Google Doodle: Who was Olga Ladyzhenskaya? Why is Google celebrating the Russian mathematician’s 97th birthday?

Influential Russian mathematician Olga Ladyzhenskaya is being celebrated in Thursday’s Google Doodle.

Ladyzhenskaya, who would have turned 97-years-old today, overcame personal tragedy at a young age to become one of her country’s top thinkers.

Known for her work on partial differential equations, Ladyzhenskaya authored hundreds of papers and was recognised with the Lomonosov Gold Medal in 2002.

Here’s all you need to know about Olga Ladyzhenskaya

Olga Ladyzhenskaya was born in the small town of Kologriv in 1922, the daughter of a maths teacher who was descended from Russian nobility.

It was her father who inspired in her a love of maths, in particular algebra, and she grew up in a loving family which struggled under the rule of the Soviets who made life hard for intellectuals and families from nobility.

She was devastated when, at 15-years-old, her father was thrown in jail and later executed by the Soviet authorities who accused him of being an “enemy of the people”.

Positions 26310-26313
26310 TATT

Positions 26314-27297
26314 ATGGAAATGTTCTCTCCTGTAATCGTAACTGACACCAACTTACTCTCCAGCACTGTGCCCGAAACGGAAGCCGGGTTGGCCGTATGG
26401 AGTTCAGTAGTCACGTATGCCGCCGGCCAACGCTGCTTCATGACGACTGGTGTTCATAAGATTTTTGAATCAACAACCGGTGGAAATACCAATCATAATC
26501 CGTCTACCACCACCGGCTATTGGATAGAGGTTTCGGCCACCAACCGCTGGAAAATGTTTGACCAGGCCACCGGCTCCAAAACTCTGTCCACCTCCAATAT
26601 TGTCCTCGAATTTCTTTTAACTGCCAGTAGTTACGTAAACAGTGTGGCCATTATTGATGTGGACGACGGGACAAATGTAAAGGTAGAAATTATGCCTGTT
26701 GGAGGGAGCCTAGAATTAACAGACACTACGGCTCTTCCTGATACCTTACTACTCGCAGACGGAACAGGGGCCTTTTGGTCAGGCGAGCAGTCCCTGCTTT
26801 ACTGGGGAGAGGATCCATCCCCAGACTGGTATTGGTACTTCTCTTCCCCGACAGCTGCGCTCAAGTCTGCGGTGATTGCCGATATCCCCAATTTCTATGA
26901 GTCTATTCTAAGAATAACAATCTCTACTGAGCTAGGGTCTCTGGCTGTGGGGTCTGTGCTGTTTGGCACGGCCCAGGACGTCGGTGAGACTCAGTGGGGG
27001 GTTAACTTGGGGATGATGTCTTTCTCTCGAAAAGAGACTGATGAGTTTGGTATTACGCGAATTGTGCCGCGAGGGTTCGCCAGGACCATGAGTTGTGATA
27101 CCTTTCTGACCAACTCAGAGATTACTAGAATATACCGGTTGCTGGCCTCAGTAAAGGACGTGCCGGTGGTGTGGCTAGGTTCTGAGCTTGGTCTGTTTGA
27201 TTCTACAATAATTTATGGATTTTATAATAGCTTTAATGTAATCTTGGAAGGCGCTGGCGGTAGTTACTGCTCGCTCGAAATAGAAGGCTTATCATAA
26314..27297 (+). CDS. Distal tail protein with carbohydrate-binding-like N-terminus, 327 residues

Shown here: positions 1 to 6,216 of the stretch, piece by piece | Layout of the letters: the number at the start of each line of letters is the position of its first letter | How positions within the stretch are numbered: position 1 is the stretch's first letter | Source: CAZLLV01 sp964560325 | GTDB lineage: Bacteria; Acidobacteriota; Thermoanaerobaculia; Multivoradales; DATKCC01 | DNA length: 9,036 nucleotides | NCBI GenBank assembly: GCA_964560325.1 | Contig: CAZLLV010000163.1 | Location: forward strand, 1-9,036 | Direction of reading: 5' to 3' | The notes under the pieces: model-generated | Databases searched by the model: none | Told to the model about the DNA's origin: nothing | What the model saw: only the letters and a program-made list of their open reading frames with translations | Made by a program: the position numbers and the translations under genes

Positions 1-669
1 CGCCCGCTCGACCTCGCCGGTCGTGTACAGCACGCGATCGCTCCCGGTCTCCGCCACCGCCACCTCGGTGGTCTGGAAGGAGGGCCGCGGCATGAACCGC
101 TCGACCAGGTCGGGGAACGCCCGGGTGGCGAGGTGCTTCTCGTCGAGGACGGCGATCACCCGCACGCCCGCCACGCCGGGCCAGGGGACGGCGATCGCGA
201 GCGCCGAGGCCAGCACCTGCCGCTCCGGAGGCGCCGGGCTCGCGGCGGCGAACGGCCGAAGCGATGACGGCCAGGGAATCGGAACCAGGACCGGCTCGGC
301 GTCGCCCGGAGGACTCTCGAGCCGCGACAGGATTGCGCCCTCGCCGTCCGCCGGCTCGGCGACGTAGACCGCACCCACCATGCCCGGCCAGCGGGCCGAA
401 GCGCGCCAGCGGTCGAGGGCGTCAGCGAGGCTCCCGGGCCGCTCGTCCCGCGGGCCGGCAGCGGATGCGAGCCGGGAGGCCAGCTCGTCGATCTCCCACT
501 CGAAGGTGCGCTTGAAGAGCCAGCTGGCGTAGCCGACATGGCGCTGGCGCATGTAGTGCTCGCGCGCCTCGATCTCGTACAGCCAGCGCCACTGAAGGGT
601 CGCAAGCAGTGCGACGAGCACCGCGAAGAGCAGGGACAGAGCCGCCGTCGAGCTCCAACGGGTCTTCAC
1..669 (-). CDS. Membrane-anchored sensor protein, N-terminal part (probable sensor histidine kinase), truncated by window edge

Unlike her two sisters who were forbidden to finish their studies, Ladyzhenskaya graduated high school with excellent grades.

But because of her father’s status as an “enemy of the people” she was forbidden from entering Leningrad University and to get by the family sold dresses, shoes and soap.

At the beginning of World War II she was forced to leave Leningrad and eventually returned to Kologriv where she taught secondary school maths at the same place her father did.

However, thanks to the intervention of the mother of one her pupils, Ladyzhenskaya was finally offered the opportunity to go to Moscow State University where she studied under famous mathematician Ivan Petrovsky.

She later became a postgraduate student at Leningrad State University but could not publish her thesis until the death of Joseph Stalin in 1953, meaning she could finally be granted the degree she had wanted.

After the publication of her thesis Ladyzhenskaya started teaching at the university and later became a researcher at the Steklov Mathematical Institute, where she stayed until 1991 having climbed up the ranks to become head of the Laboratory of Mathematical Physics.

And even after the collapse of the Soviet Union, Ladyzhenskaya elected to stay in Russia despite the economic turmoil this brought. 

She was a member of the St Petersburg Mathematical Society from 1959, and became its president in 1990.

She died on January 12, 2004 aged 81-years-old, having written more than 250 papers during her lifetime. Her work on solving partial differential equations has continued to remain hugely influential and recognised by institutions all o over the world.


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